International Women's Day (IWD) is celebrated annually on 8 March as a global day focusing on the women's rights movement, bringing attention to issues such as gender equality, reproductive rights, and violence and abuse against women. There are many champions of the gentle persuasion in professional kitchen. I have often said in the past some of the best chefs and cooks I have worked with were females. Today, lets a have a look at some of the Great woman on the culinary landscape.
There is an old saying that “women make good cooks, but men make better chefs.” Setting aside the inaccuracy of this statement, it does tell us something important about the way that society looks at the roles of men and women in the kitchen.
Women have traditionally taken on the role of family cook. But they were usually not seen as suitable candidates for the more complex and prestigious job of managing elaborate kitchens in fancy restaurants.
Chefs were also expected to control their staff with an iron fist (and a strong set of lungs) – not exactly traits that are thought of as traditionally “feminine.” “A woman’s place was in the home,” but a professional kitchen for many years was almost exclusively a man’s world.
For example, the Culinary Institute of America, one of America’s most acclaimed culinary schools, states that the “number of enrolled women has been increasing since the school opened in 1946, with its first graduating class having one woman among 50 students. By 1980, 20% of students were female, which rose to 30% by 2000 and 40% by 2006. In 2017, women became the majority at the school, with 51.6% of students.
“Although it is often cited that women were not admitted to the school until 1970, there was one woman in the first class held, four in the next, and more in almost every class since then. From 1966 to 1971, women were not admitted, with the stated reason of limited facilities on their New Haven campus.”
For decades, women have fought for equality in every aspect of their lives. And it is certainly true that this overall trend towards equality has had an impact in the professional kitchen. At the same time, inspirational female chefs and restaurateurs have shown the world what we are capable of.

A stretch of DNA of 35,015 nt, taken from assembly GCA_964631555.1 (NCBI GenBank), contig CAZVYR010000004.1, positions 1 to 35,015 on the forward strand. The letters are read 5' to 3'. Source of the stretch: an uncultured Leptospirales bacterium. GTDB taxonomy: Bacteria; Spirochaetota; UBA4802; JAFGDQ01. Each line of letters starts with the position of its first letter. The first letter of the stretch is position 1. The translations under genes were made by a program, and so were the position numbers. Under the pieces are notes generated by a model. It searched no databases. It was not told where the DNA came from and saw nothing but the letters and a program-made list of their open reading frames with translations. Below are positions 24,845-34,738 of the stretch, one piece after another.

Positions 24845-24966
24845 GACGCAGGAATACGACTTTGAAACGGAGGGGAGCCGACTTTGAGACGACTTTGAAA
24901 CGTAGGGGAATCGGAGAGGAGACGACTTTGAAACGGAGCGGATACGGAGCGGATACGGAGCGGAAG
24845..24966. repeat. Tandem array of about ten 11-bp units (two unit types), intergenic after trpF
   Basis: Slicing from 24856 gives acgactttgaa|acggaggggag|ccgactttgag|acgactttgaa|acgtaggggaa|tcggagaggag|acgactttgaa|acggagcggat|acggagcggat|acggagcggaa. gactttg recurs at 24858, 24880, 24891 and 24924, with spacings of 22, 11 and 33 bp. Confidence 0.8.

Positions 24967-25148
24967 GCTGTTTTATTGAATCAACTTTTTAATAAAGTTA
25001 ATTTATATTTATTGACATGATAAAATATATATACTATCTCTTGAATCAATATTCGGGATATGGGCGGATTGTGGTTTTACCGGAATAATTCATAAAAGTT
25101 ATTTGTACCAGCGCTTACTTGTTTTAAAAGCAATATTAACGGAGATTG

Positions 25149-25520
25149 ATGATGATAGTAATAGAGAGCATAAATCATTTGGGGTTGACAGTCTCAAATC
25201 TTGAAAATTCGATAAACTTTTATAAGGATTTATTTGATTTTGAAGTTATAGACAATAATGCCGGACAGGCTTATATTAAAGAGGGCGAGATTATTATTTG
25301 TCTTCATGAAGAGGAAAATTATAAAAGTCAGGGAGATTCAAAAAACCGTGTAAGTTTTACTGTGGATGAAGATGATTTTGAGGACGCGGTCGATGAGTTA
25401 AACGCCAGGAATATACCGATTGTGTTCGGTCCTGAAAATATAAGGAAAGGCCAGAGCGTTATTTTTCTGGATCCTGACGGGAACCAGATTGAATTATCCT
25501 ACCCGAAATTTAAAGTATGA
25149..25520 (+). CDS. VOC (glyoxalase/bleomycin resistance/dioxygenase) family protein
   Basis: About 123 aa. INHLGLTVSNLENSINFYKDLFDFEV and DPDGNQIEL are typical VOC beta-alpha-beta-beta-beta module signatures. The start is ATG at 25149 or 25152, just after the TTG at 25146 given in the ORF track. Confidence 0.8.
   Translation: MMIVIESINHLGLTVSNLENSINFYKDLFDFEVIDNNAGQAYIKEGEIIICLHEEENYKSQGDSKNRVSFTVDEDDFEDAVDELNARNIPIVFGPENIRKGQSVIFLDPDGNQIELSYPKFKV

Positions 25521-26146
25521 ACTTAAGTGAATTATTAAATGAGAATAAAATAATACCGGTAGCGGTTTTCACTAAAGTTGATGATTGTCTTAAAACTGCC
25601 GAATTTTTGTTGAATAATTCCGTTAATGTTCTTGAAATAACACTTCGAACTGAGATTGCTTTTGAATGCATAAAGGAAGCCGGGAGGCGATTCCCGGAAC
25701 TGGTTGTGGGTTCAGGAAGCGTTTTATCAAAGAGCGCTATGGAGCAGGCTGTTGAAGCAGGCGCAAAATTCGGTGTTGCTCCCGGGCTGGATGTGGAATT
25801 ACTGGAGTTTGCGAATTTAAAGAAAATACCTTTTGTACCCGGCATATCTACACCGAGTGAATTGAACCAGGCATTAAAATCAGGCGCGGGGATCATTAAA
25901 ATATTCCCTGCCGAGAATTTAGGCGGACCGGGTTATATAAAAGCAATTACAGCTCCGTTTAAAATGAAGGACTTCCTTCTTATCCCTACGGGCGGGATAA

Julia Child – Cooking with Abandon and Passion
Julia Child was a cooking legend. An American famous female chef, she is best known for popularizing French cuisine among mainstream households in the United States and making gourmet cooking accessible to everyone.
She had a wonderfully flippant and confident attitude, experimenting with food, accepting mistakes, and putting passion ahead of perfection. Julia started her career relatively late at the age of 37, but her towering personality and 6’2” physique positioned her as a unique and much loved female chef.
After becoming a successful food author with her bestselling French cookbooks, she broke into the television world in 1963. Her series, The French Chef, was really the first experiment with a TV “cooking show.”
She was a female chef that changed the way we look at women in the world of cooking – not to mention laid the groundwork for all of the many TV cooking shows that followed over the next several decades. Julia Child was a beloved TV personality and culinary icon that was admired by generations of chefs – men and women alike.
Alice Waters – Sharing a Passion for Organic and Locally Sourced Cooking
Alice Waters is affectionately known as the inventor of California Cuisine. Like many famous female chefs, she had a love for French cooking techniques but also a passion for fresh, local produce and natural ingredients.
She opened her restaurant, called Chez Panisse, in Berkeley in 1971 and made a unique statement by offering a set five-course, fixed-price menu. The meal was made only from the freshest seasonal and local products that she sourced from a community of farmers and ranchers who provided her with naturally grown, mostly organic foods.
Alice was an inspirational female chef who stayed true to her values of sustainability by incorporating organic and healthy foods into a structured restaurant environment. She led the way for a fresh approach to cooking and launched a trend for organic and locally produced ingredients that has now become mainstream around the world.
AND OF COURSE A FEW CANADIANS
Description Lynn Crawford is a Canadian chef and television personality. She is known for her appearances on the Food Network show Restaurant Makeover, which is seen in over 16 countries worldwide
Description Jehane Benoît OC was a Canadian culinary author, speaker, commentator, journalist and broadcaster. Benoît was born into a wealthy family in Westmount, Quebec, with a father and grandfather who were food connoisseurs.
Description Anna Olson is a professionally trained American pastry chef. She resides in Welland in the Niagara region of Ontario, Canada. She was previously the host of Food Network Canada's Fresh with Anna Olson, Sugar and Kitchen Equipped and Bake with Anna Olson
That's all folks, happy hump day!